Some differences may exist between french and english regulations. Lessons learned are only a translation of those of french incident and are not adapt to english regulation.

pdf Internal contamination of nursing staff with iodine-131 due to an epileptic patient (98 kB)

Description of the incident

A patient with thyroid problems was given iodine-131 metabolic brachytherapy involving the ingestion of 3.7 GBq (100mCi) I-131 in capsule form. The next morning the patient had an epileptic seizure with loss of consciousness; he fell from his bed with urination and vomiting.

The patient was managed by the nursing staff, who immediately returned him to his bed and established a contamination zone on the floor. The nursing staff were very careful not to come into contact with the contaminated biological fluids. Thus, there was no transfer of contamination through contact with the patient’s urine or vomit.

The nursing staff remained to take care of the patient for a period of one and a half hours.

Radiological consequences

Urine tests revealed that four of the nursing staff were internally contaminated - through inhaling the radioactive iodine present in the air during the care of the patient (and perhaps longer, up until the decontamination of the room). There could also have been some external exposure from the I-131 contamination, but this is not thought to have been significant.

The following table gives the estimated doses received by the four exposed persons, based on the activity of I-131 found in the urine:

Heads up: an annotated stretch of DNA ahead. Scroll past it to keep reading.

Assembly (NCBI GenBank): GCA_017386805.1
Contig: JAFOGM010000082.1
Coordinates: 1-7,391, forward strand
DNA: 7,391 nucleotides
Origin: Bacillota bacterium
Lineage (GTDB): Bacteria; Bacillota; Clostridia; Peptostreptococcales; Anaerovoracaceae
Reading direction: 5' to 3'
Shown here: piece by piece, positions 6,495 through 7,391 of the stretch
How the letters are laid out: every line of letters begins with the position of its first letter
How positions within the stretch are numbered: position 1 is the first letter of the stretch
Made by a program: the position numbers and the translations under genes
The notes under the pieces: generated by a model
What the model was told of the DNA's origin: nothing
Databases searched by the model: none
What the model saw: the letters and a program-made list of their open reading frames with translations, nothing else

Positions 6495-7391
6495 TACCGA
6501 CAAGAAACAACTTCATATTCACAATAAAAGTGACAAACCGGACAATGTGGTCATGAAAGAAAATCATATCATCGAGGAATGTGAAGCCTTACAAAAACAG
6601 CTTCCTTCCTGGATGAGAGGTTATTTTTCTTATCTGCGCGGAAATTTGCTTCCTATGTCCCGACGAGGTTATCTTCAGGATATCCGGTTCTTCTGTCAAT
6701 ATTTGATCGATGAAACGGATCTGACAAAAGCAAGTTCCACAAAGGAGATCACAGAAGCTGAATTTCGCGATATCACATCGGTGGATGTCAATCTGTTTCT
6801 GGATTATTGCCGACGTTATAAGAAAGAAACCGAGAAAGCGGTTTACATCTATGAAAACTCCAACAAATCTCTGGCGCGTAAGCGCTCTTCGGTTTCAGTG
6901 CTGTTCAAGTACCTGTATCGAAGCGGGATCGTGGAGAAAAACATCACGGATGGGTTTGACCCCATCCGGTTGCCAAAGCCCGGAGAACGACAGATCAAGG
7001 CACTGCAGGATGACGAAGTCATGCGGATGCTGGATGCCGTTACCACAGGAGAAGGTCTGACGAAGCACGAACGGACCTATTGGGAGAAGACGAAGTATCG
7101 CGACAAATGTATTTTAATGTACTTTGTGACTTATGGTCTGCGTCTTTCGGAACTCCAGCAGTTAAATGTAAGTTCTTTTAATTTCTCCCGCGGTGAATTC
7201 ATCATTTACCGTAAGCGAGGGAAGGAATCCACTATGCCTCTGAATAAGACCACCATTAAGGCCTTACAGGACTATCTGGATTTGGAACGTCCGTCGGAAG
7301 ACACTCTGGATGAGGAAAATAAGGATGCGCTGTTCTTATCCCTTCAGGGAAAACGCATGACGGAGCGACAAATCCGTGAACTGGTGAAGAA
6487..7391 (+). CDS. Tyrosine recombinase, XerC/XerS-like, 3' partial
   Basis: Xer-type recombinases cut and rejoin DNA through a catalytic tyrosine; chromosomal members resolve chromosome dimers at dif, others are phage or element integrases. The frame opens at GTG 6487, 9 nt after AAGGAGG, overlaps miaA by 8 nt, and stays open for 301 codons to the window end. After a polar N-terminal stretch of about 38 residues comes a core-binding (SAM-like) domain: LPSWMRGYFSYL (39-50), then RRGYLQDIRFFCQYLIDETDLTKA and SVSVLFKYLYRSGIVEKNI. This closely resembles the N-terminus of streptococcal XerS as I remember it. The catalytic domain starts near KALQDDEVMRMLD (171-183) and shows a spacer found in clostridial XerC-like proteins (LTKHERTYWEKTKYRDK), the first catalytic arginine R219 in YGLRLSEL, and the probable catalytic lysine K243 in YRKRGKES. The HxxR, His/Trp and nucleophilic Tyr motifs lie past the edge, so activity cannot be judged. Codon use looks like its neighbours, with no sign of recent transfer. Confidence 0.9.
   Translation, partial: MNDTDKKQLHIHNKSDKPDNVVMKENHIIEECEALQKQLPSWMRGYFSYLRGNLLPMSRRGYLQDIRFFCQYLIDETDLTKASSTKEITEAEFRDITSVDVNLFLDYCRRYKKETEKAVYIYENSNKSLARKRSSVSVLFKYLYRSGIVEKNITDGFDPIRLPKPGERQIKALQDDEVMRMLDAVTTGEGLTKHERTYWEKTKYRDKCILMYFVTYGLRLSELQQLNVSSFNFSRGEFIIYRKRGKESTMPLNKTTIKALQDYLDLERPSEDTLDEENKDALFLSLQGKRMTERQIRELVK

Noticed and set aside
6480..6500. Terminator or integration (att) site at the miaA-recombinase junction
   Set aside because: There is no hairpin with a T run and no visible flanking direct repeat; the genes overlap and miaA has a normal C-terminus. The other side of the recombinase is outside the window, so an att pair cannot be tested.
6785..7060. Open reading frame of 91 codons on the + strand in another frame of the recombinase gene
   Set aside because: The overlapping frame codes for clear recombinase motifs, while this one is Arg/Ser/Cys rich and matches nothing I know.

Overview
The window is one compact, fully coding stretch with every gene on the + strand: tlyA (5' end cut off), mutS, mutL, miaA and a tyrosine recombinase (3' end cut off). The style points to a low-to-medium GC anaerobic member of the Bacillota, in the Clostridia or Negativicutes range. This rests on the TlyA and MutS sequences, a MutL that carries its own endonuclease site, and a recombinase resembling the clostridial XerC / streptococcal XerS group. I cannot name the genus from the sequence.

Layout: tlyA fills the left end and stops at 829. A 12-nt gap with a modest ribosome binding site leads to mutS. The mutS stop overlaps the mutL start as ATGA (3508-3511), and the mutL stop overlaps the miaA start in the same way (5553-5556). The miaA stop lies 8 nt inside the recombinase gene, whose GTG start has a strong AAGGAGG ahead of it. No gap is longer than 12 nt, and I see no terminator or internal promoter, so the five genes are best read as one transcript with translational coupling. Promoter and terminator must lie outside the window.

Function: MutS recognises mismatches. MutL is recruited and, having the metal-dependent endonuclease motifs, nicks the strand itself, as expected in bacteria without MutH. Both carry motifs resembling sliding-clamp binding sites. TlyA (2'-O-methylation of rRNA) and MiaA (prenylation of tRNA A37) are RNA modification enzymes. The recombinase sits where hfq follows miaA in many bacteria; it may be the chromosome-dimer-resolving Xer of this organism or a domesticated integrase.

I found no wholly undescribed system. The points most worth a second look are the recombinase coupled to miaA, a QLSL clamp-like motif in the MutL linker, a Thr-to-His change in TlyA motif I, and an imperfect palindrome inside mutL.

PersonEstimated activity
at D0 (Bq)
Activity present
in the urine
at D+1 (Bq/24h)
Committed equivalent
dose to the
thyroid (mSv)
Committed effective
dose to the
whole body
A 196 55 0.03 0.001
B 536 150 0.08 0.004
C 354 99 0,05 0,003
D 1643 460 0,25 0,010

Coefficient of urinary excretion (D+1): 0.28
Coefficient of whole body dose (Sv/Bq): 7.4E-09
Coefficient of thyroid dose (Sv/Bq): 1.5E-07
(According to ICRP 72 and 78)

Lessons to be learned from the incident

In the case of a medical emergency, resuscitation takes precedence over any radiological hazards. Therefore, it is worth commending the composure and actions of the nursing staff who reacted well to this situation by avoiding direct contact with the contaminated areas. Although some internal contamination from inhalation did occur, the activity incorporated and the dose received by the staff were very low.

The nursing staff should be informed of the various potential exposure pathways from the radionuclides used, and the rules concerning radiation protection after administration of activity.

Iodine-131 is highly volatile and can pass directly from a solid phase to a gaseous phase (sublimation). Therefore, it is necessary to "fix” the contamination very quickly by means of absorbent products (activated carbon). If practicable, ventilate the area to minimise the airborne concentration, and then proceed with surface decontamination. PPE (ie a respirator fitted with a special iodine filter) would also provide protection, but it is not normally appropriate to wear this type of equipment near patients (independently of any other consideration).

In the event of an incident such as this the persons responsible for radiation protection should be immediately notified, and arrangements made for any monitoring such as urine sampling.

The urine of a patient having undergone this type of treatment may contain a significant quantity of iodine-131 and therefore constitute a source of contamination for the staff. Because of this urinary incontinence is a contraindication for metabolic brachytherapy by iodine-131 under certain conditions.

pdf Internal contamination of nursing staff with iodine-131 due to an epileptic patient (98 kB)